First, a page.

PM Articles > Kent McDonald > Do Project Managers Have a Role in Agile?

Do Project Managers Have a Role in Agile?

by Kent McDonald

Organizations moving to agile methodologies naturally have to embrace self-organized teams, which can leave managers wondering where they fit in. While introducing teams to agile, I often have the opportunity to help these lost managers figure out their new role. One organization I worked with recently had one manager for the developers on the team -- we'll call this the Technical Manager -- and another managing the relationship with the business stakeholders -- the Account Manager. Both managers were new to these roles; the organization had split responsibilities between technical ownership and the business relationship just a few months before. Both managers were having difficulty figuring out where they fit in the grand scheme of things, but for different reasons.

Life as an Agile Account Manager

The Account Manager's (AM) biggest question was "What do I tell the business?" He struggled with how to convey information to the team's stakeholders. The AM thought he needed to provide the stakeholders with their accustomed status information -- for example, how long specific features would take to deliver -- even though the delivery team often struggled to provide that type of information. Part of the problem was that the team had difficulty sizing their work and breaking it down into consumable chunks of work. More importantly, though, no one introduced the stakeholders to agile approaches and explained how the new approaches would impact their experience. Over the years, the delivery team had done a very good job of training their stakeholders to expect hour and dollar estimates, so the stakeholders didn't know how to react when they no longer received that type of information.

Most stakeholders in enterprise-driven efforts do not live in a project-focused world. Their knowledge of project work comes from the project teams they work with. They have been taught to expect hours and dollars. When the project team changes that up, stakeholders naturally rely on the delivery team to explain the difference. Otherwise, they expect the same type of information they have always received.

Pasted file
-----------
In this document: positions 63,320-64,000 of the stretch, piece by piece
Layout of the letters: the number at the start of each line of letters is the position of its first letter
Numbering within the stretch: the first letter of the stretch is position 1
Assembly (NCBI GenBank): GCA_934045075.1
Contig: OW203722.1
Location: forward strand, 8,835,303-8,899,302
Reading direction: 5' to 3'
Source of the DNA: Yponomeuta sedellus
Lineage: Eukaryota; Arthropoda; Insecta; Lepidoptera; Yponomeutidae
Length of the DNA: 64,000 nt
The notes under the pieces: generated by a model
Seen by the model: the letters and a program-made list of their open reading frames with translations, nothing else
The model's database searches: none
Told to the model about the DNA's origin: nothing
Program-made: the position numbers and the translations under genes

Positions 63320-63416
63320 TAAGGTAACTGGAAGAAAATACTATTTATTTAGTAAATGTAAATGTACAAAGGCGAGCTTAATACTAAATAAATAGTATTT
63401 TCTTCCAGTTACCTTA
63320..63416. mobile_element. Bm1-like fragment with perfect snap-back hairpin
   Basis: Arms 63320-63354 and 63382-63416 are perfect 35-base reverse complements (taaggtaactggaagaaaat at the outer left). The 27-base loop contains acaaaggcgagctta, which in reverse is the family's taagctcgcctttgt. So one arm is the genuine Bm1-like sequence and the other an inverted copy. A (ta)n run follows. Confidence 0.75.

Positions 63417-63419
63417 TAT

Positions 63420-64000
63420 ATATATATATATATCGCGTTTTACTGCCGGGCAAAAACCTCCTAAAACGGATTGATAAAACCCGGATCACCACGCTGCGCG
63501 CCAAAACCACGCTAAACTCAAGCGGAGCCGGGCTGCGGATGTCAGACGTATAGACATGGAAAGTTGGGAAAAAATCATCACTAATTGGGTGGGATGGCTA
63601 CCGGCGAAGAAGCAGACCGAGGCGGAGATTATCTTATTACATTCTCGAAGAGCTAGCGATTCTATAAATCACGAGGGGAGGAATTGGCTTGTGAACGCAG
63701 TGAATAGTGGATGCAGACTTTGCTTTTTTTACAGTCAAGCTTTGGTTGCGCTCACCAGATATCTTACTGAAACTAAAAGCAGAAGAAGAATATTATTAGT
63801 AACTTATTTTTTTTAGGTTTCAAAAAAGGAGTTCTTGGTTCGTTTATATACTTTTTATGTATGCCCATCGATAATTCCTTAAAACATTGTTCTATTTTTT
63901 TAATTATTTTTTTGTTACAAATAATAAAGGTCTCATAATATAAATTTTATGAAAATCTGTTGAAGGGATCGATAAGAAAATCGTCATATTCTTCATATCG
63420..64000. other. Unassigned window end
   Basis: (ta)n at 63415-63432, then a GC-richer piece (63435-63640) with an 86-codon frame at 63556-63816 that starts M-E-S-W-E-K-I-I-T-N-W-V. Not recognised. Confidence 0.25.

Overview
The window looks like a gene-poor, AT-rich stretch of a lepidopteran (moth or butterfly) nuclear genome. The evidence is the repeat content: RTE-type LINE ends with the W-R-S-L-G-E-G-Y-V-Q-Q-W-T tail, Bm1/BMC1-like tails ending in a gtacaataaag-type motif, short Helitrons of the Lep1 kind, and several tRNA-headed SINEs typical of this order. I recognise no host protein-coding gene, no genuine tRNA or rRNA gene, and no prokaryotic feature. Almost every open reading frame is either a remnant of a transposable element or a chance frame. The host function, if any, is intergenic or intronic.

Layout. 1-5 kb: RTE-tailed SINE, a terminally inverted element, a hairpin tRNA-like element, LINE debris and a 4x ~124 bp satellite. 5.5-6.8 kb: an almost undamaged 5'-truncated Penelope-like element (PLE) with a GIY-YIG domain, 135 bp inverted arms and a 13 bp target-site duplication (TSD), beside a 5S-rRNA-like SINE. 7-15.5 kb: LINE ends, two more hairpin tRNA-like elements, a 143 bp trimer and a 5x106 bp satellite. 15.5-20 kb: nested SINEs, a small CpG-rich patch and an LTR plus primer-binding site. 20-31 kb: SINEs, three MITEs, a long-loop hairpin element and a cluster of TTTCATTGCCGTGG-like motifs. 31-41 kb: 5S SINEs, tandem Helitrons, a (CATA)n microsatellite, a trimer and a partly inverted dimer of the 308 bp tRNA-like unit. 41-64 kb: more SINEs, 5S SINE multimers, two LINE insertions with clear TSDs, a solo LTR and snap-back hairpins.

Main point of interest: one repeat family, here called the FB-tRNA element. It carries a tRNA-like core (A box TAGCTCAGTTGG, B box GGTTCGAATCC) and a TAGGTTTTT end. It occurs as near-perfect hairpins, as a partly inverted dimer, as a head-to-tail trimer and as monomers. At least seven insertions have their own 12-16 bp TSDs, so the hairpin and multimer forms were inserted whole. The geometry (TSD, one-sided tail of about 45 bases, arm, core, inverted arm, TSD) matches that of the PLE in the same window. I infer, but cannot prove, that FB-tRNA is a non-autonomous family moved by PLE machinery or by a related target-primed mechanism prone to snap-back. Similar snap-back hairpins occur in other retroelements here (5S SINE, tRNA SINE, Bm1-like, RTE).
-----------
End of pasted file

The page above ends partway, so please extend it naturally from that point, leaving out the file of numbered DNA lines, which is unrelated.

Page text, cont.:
In this situation, many of the problems were of the organization's own making. The AM belonged to an IT area that played a big part to play in establishing stakeholder expectations to begin with. Like all IT departments, they had trained their stakeholders to expect certain things. Likewise, the delivery teams had conditioned their stakeholders to provide very specific details about what they wanted, often details that they weren't knowledgeable enough to provide.

Teams reinforce this behavior (sometimes even in agile) because they tend to want very specific details to start from, instead of starting at a broad perspective and gradually discovering what the stakeholders want to accomplish. This is what an account manager, product owner, or business analyst should really be doing, not working as an intermediary between the team and the people whose needs they are supposed to meet. So the AM's role may change in an agile environment, but it's actually returning to what it should have been in the first place: helping the stakeholders understand what they are really trying to accomplish, and getting stakeholders and teams together to come up with the simplest, most elegant solution to make that happen.

If your organization is making the shift to an agile approach, tell your stakeholders what you are doing and why. Explain how things will look different for them, and that if you do it right, things will actually improve. Agile at its core (and hopefully we get to the point where we don't have to label it as such) is about delivering solutions in a way that makes sense. What stakeholders really need to know, whether they will admit it or not, is not how long various features will take to produce, but when they will be able to do certain things with the solution.

Our AM's other challenge was that one of his employees was acting as product owner and didn't seem to be giving the AM the information he needed to keep the stakeholders informed. In an ideal situation, one of the key stakeholders would act as the product owner, but in many enterprise-driven situations someone belonging to the IT organization (often a titled project manager or business analyst) fills the role. These enterprise product owners do not necessarily make the key "product" related decisions, but they facilitate the process to make those decisions happen.